Her father often said how proud he was of the girls. But, really, Sara knew, he was proud of his own sacrifice She would never accuse him of being self-righteous. The family had moved here so the girls could have a better education. Win, Sara's older sister, had finished high school in Everett. Sara had graduated, too, and now she was going to college. She knew her parents were proud of the girls, and had made the sacrifice to leave their home and family willingly. But Sara was afraid that her parents expected her to move back to Taiwan with them after she had graduated from college. How would they feel if she decided to stay here - and she was sure she wanted to do that. Sara's father talked often about going back to Taiwan - and not just for a vacation. When he started speaking that way, she pretended she couldn't understand him. So the visit back to Taiwan had been a difficult one., Sara had to admit that her parents were happier there. This was the first time they had been back to Taiwan since they left ten years ago. Both her mother and her father seemed more relaxed than she had ever seen them. The people in the town all seemed excited to see her and her family, but she couldn't understand a word they were saying. She just wanted to go home.

Aunts, uncles and cousins she barely knew came to her grandmother's house to see them. Her grandmother looked just as Sara remembered her - small and wiry - proud of her "high rise" vegetable garden and her "American family." But Sara worried that her parents would begin to remember the good times with friends and family and want to move back immediately.

So Sara wasn't comfortable in her grandmother's house. All the places she remembered from her childhood were gone. The wooden bridges she had played on as a child had been replaced by a two-lane highway. No one walked anywhere because of the heavy traffic through the town. Her family's house had been replaced by condominiums - where her grandmother now lived. Her grandmother's herbs and vegetables were now grown in containers on the small patio. No one spoke about money, but it was clear that the family's status was higher than when she had left.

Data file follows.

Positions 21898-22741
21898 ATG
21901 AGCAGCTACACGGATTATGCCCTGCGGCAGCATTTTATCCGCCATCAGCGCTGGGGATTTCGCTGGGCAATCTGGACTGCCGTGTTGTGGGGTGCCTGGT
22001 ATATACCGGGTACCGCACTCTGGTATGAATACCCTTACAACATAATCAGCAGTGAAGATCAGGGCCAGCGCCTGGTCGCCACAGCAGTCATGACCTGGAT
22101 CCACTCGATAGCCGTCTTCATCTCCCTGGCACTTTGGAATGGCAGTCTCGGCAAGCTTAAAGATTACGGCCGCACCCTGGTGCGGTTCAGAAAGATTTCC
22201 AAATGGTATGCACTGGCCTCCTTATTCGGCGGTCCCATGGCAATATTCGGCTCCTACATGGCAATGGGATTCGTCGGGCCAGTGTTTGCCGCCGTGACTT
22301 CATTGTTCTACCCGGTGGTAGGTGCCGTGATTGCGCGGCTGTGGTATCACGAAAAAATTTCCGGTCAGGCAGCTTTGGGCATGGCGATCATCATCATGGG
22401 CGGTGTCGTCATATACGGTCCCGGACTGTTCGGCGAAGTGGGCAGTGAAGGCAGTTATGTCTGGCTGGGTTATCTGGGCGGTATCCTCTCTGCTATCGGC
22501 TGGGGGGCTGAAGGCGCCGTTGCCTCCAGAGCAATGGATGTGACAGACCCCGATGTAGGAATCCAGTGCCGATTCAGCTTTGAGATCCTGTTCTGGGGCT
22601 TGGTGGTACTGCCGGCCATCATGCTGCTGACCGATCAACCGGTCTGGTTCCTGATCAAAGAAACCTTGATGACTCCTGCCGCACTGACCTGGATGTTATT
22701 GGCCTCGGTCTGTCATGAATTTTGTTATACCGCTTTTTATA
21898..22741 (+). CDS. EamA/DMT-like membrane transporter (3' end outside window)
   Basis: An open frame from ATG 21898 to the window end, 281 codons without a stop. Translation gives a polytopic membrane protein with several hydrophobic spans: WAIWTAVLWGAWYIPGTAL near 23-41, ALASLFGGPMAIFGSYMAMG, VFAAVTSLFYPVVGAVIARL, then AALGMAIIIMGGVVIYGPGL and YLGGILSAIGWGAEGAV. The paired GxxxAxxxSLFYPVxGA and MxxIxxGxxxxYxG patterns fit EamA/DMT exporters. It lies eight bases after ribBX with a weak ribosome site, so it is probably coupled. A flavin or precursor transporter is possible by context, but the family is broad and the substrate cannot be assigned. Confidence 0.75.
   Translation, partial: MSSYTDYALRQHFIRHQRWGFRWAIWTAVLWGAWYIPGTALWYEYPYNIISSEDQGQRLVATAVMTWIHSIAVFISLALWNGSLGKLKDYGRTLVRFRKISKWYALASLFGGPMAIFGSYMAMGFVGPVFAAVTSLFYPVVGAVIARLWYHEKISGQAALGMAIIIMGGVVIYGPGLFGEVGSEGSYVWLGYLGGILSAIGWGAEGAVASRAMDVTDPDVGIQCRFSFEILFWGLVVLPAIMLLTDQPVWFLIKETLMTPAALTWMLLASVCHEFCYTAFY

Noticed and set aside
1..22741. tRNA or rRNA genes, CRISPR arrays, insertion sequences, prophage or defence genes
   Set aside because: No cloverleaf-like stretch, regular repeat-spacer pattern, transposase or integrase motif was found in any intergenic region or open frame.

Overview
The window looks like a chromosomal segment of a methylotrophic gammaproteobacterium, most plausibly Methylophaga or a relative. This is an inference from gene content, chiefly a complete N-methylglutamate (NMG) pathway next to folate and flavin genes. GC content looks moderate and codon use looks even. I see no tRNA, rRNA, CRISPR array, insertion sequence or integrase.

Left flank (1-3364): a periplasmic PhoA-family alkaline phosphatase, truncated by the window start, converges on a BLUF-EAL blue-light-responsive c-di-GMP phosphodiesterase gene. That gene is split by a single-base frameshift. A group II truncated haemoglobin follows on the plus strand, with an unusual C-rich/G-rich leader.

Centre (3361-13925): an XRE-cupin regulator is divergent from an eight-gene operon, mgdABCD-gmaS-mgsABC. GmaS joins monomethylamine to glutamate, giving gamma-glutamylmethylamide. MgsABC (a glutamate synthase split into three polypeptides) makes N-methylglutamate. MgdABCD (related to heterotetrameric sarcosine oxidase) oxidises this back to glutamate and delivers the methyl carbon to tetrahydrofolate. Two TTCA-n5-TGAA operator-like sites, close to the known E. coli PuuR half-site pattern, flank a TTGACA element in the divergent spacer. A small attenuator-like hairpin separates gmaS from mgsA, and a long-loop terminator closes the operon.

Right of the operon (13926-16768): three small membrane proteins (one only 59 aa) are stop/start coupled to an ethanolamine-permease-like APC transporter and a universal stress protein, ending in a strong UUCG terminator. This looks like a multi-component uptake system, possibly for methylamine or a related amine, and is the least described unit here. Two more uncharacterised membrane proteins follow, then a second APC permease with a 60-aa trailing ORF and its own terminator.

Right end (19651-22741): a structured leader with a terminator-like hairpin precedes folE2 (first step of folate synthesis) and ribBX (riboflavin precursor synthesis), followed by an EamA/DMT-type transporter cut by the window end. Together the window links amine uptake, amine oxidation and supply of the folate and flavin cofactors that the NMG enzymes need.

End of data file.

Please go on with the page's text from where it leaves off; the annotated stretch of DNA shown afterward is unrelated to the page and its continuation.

"Did you get to speak any English at all?" asked Kaitlyn. "Well, yes. The husbands were eager to speak English, and so would make a point of talking to Win and me. That was good because' I was having trouble speaking Mandarin. I remembered phrases of it, but I can't read it anymore, and my words sound strange." She could hear the difference herself. She missed most of the conversation around her and her mind would wander. She wondered if her aunts and uncles and cousins knew that. "Did everyone know how out of place she felt at home? Can they tell?", Sara thought.

Sara told Kaitlyn, "Everyone thought we were so wealthy. I just brought jeans and T-shirts, but they really liked them. Everyone asked where I bought them and how much they cost. I thought they were wearing costumes, but Win told me later they were wearing their best clothes. She loved her family, but they were so removed from her present life. "I wish I had never gone." she told Kaitlyn. "The whole thing was a disappointment. I kept wishing I could go home and leave my parents there. I felt like such a traitor! I still do."